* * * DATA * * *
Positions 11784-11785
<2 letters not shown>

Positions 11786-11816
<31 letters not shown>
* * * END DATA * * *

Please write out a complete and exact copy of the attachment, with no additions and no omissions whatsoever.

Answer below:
Positions 11784-11785
<2 letters not shown>

Positions 11786-11816
<31 letters not shown>